John Delaney has failed to comply with a court order to provide the Office of the Director of Corporate Enforcement with certain details about legal actions involving him, a High Court judge has said.

Lawyers representing the former CEO of the Football Association of Ireland dispute this and argued before the court that he has complied with the order as much as he possibly can.

Ms Justice Leonie Reynolds told the High Court today that, as far as she was concerned, Mr Delaney had not complied with last month's order to provide the ODCE with the information it sought regarding litigation involving the former FAI chief.

While the judge voiced her displeasure over the non-compliance, the court was prepared to give Mr Delaney more time to comply and adjourned the matter to a date next month.

The ODCE has sought the information as part of its review into recommendations that some 1,100 documents, relating Mr Delaney, seized by the corporate watchdog, are covered by Legal Professional Privilege (LPP).

The recommendations were contained in a review by independent lawyers to help establish how many of some 280,000 documents, seized in February 2020, are covered by LPP.

Any documents deemed covered by LPP cannot be used by the ODCE as part of its ongoing criminal investigation into certain matters at the FAI.

Mr Delaney claims that the documents contained certain legal advice given to him regarding litigation that occurred during the many years he was with the association, and therefore are covered by LPP.

The ODCE, which does not know what is contained in the documents, claims that LPP may not apply to many of these documents.

In a sworn statement to the court, Mr Delaney said despite the best efforts of he and his lawyers to conduct a review of documents, held by the ODCE, he has not had sufficient time to provide the court with the information it requires.

He also claims that they require copies of certain documents from the ODCE to fully comply with the order.

However, he and his legal team have not been able to obtain these due to factors including time constraints, and a refusal by the ODCE to provide him with such copies.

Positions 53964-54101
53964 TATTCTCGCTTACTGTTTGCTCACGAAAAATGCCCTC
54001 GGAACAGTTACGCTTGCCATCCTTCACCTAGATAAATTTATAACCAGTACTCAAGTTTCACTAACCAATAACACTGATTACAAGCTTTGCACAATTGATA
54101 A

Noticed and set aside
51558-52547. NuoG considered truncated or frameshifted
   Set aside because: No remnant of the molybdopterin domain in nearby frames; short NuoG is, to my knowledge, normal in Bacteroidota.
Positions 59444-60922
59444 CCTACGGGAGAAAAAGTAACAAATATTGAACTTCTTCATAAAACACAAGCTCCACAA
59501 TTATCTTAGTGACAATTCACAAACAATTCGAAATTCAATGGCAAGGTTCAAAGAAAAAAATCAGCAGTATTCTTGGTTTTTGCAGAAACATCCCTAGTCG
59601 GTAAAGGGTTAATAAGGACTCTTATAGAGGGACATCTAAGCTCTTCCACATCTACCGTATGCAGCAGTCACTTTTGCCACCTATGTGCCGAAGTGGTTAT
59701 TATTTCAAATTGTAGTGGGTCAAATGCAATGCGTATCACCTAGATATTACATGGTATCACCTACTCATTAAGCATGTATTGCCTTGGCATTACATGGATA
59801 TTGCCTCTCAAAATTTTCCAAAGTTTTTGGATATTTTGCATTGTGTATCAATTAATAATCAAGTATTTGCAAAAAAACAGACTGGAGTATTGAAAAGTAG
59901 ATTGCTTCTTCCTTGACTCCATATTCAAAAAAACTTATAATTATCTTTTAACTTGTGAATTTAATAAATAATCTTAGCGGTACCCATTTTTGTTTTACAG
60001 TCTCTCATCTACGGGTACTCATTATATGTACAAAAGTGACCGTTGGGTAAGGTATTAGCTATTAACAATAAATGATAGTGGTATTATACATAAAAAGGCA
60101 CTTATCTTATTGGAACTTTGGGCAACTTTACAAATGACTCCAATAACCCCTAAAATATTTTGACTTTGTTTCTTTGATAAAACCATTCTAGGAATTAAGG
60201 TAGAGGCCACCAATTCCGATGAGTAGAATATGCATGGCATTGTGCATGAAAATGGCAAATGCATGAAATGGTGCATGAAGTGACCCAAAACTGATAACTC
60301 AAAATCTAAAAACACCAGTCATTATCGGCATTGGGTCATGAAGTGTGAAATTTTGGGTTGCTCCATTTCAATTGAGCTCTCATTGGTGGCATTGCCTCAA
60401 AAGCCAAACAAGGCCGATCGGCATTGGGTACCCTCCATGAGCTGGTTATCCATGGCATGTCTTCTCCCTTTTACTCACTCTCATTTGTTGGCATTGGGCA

The failure to get these copies have made it impossible to make meaningful submissions to the court so it can assess what documents are covered by LLP, he added.

It was his intention to apply to the court for a direction that he be provided with the copies of these documents.

Mr Delaney also criticised the ODCE and said he could not understand its dogmatic refusal to engage with his lawyers and help expedite the process.

Mr Delaney also rejected claims by the ODCE that he was delaying the process.

That allegation against him, he said, could "not be taken seriously" in the context where the ODCE "has been guilty of culpable delay".

Paul McGarry SC for Mr Delaney, disputed that his client had not complied with the court's order, adding it had been difficult for him to provide the information sought by the director.

Some of the material regarding litigation involving Mr Delaney is being held by other solicitors, and his client has not been able to obtain it, counsel added.

Kerida Naidoo SC for the ODCE said as far as it was concerned, Mr Delaney had not complied with the order.

It was now asking the court to fix a hearing date early next year so all issues relating to LLP could be considered.

The ODCE told the court it remains sceptical about assertions that 1,100 documents relating to Mr Delaney are covered by LPP.

Ms Justice Leonie Reynolds said a process that commenced two years ago was now "going around in circles".

She was adjourning the matter to a date in December to allow Mr Delaney comply with the court's order.